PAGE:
1. Well this one was a very interesting analysis, good reading (I love blogs). That said, the only problem I see here is just one: too many assumptions, speculations, guesses and (clever) theorycrafting.

    I understand you love this kind of stuff (as you explained us, you love numbers) but this specific analysis would need a lot more solid/verified numbers.

    I'm glad I could poke you and stimulate your mind :)

  2. Guilty as charged, it's a guess, just a guess really.

  3. Let me contribute using a WoW example and let's see how many people are interested in spending real dollars for virtual ingame items (vanity pets).

    According to this link

    the vanity pet raised over $1.9 million in sales. Each pet sold for 10$ and it was account-bound. So we have a total of 190.000 units sold.

    How many people play WoW? According to this article:

    we have 11.1 million subscriptions (worldwide) by the end of June, so 1 month before the pet's sales.

    So, in the end, how many customers decided to spend 10$ for the ingame pet?

    11.1 mil / 190.000 => 1 player every 58 decided to buy it.

    So, in the end, 1.7% is the amount of subscribers (worldwide) who actually spent real dollars for the charity pet.

    Considering that "charity" gives a lot of motivation (so you can say YES, I spent real money but I did that for Japan!), I imagine that common virtual items (non charity-related) will sell much less.

  4. you are comparing apples to oranges Loque, to test the market in WoW you would need to have loot of the current heroic raid for sale.
    And i get more people would want that, than a cute cosmetic pet.

  5. I know. We're theorycrafting here, using the sources we have.

  6. I do think though, that despite it's being guesswork the statement that 99.9% of players will never make anything does not apply.

    One in three is a widely accepted figure for how many people illegally buy stuff in games like WoW. There are enough buyers to ensure that if you find a half-decent legendary you don't want early on in D3 you'll get more than a couple of cents for it.

    So the playing model of - never buying, keeping suitable items, selling off top end items you don't need will probably pay for the box.

  7. What I consider an interessting question, how will the influx of money into the economy be structured?

    Lets say we have 10% players (called buyer, the other groups will be called normal players and fast levelers) willing to spend money, who buy in at the start of the game.
    As I cant imagine someone spending money on common drops, I guess they will buy three things: characters, gold and exceptional items ( uniques/epics from all the game and rare inferno level drops).
    In WoW as in Diablo2 and nearly all RPG games, gold drop rates are growing fast with levels, so most of the gold in the economy will be farmed by high level characters either in inferno or if inferno is to though for them, farming weak monsters fast in hell.
    Together with the fact of the best items dropping in inferno, but being usable by hell chars of the right level, leveling fast to lvl 60 and farming like a madman should be very lucrative, espacially if the "Game difficulty will play a big part." comment about proffessional farmers is true.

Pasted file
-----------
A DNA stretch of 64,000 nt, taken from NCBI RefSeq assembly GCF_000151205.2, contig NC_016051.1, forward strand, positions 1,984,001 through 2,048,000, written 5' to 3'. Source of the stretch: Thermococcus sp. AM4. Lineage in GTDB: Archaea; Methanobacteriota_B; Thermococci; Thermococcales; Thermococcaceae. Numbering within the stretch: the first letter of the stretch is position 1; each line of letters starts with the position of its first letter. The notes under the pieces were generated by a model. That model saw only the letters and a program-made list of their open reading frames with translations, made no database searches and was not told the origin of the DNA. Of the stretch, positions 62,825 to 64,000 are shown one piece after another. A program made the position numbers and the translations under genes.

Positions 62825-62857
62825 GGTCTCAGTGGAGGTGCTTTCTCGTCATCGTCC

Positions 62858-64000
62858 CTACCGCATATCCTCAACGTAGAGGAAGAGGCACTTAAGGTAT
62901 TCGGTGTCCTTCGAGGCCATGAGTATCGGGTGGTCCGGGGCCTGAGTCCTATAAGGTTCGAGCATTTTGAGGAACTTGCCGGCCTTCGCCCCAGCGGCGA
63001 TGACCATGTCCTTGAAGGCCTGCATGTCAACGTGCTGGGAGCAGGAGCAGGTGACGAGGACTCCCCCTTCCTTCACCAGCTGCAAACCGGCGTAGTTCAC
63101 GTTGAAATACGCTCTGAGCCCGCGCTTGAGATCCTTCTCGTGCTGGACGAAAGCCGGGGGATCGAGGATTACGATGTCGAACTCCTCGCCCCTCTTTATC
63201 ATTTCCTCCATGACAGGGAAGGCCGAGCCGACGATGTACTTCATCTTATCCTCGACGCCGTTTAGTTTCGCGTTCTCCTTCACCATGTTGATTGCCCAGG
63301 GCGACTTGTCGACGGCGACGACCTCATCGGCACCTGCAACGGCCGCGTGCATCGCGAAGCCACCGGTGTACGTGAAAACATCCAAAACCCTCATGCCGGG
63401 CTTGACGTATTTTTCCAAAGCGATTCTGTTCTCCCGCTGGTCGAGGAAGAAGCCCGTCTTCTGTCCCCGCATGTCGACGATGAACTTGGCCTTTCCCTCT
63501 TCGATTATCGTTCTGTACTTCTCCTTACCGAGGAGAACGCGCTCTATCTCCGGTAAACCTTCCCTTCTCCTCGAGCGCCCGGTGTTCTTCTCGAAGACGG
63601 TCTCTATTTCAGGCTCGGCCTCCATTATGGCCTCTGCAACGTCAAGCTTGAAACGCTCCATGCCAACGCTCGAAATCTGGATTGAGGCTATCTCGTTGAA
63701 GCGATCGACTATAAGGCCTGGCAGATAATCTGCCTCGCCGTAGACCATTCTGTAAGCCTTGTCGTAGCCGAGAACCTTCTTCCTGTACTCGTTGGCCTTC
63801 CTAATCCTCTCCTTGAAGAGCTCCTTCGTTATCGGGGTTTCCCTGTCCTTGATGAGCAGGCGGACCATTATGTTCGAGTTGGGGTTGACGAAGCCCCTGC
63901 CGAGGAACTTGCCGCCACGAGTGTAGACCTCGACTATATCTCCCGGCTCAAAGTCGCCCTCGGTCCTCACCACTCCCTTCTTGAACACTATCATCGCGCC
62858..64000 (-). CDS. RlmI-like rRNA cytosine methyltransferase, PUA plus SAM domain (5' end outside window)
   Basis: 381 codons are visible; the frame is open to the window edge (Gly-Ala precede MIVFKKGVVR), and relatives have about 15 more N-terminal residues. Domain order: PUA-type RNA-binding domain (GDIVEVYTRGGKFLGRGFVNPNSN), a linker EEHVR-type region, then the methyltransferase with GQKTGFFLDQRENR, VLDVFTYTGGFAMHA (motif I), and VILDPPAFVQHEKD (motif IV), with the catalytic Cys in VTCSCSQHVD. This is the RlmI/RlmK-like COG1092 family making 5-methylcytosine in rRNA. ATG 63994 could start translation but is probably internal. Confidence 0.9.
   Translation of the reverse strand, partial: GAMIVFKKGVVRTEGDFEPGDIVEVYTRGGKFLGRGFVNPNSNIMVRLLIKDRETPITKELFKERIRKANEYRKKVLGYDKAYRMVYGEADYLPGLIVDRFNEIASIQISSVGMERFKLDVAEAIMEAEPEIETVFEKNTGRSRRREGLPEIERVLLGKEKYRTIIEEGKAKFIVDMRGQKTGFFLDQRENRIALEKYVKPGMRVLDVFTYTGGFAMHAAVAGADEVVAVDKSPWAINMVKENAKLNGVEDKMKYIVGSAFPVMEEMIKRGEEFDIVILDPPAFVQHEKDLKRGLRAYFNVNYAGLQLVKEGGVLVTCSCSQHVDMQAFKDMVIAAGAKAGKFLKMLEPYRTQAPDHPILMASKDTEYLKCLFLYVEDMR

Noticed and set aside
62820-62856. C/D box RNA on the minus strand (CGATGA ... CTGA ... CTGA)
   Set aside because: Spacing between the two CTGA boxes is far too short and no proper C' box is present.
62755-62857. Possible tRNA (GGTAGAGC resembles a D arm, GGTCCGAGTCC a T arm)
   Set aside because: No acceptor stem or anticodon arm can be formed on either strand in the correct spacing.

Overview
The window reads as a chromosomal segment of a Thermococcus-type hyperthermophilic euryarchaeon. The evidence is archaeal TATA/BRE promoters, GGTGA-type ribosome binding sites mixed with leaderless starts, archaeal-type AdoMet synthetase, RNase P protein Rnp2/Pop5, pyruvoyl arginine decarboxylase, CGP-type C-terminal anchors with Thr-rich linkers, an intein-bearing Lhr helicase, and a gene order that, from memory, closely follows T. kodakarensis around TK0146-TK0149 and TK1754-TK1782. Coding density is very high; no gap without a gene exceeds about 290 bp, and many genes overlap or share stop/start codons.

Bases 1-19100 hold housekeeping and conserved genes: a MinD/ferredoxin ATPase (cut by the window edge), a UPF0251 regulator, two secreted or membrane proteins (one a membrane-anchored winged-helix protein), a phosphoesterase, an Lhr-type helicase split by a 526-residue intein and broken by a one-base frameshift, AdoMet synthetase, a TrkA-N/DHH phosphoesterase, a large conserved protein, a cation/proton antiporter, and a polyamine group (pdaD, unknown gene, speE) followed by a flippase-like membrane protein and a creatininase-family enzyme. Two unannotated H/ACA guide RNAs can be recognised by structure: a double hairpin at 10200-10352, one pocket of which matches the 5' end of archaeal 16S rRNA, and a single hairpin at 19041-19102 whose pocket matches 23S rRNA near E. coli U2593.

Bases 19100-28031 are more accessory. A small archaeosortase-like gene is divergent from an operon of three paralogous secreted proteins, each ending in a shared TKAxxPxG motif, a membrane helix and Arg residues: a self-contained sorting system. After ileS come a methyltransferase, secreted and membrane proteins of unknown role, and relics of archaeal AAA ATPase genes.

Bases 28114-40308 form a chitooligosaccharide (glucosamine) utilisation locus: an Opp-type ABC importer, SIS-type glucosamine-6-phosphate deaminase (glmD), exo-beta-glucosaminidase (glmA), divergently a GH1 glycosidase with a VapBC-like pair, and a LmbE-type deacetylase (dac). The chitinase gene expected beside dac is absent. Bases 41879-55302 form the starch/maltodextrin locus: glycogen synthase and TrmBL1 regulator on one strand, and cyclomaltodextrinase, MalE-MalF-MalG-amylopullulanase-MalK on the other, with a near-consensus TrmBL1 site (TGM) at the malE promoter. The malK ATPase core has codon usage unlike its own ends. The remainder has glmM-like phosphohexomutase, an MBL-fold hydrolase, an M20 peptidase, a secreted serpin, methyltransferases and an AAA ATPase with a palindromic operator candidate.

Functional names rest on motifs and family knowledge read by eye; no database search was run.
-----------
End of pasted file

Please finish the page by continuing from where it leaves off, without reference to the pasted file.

So the big crowd wont be able to sell gold and wont be willing to sell their character. That leaves Unique/Epic item drops for the normal players. The gained money will be valuable to them and they will only use it for the mentioned above "valuable" items and gold. I forgot the runes, if they are rare like runes in D2 (i remember to have read that the best ones only drop in inferno) they will too be "valuable" items. So the normal players will buy these vauable goods from the fast levelers or unique/epic drops from eachother. The fast levelers dont need any items the normals have to buy, as i assume that a lvl 60 inferno rare sword drop should be better than say a lvl 40 unique sword.

    Conclusion: in the time until most players have a max lvl inferno running character, the circuit of money should look this way:

    Buyers: deposit money at blizzard, make most purchases of fast levelers, a smaller amout of purchase from the normal players.

    Normal players: sell valuable random epics, spend that money later for stuff the fast levelers farmed or other normal players got at random

    fast levelers: all the money ends up here, $$$

    I dont know how long this golden state for powerlevers will last, as I dont know how many hours and what skill level it takes to reach inferno farm status. My guess would be around one to three monthes.

    The posibility of buy/selling chars isnt figured in, but the expected profits of the first inferno farm chars will doubtlessly drive the price up.

  8. I think that's essentially right Christof. That's what I was saying last week, that I'd aim to get straight to farming Inferno as soon as possible.

  9. me too, I remember leveling a Deathknight to server 5th or something, and it was a blast.
    Unlike the level grind at a wow expanision, which is more a sprint I expect this to be more like a marathon.

    Which offers the question, run or let run?
    If i would own a chinese farming agency, i would try to let my unskilled workers grind chars up in shifts and sell them to people wanting to get a rested start into inferno. With this business approach I could use the skill level of each worker optimal, as i would have teams for say 1-20, 20-40, 40-60 for each class, so each worker gets experience only in the level range he needs.

  10. If D3 is as big, as transformative, as I think it's going to be we'll see a radical change in the Asian RMT industries.

    Most likely is that a lot of the unskilled gold farmers get laid off and replaced by skilled professionals who work in synergistic teams. Unskilled workers will get made redundant because in the new paradigm they are redundant.

    Character leveling is though, as you say, a task that could remain viable for the unskilled.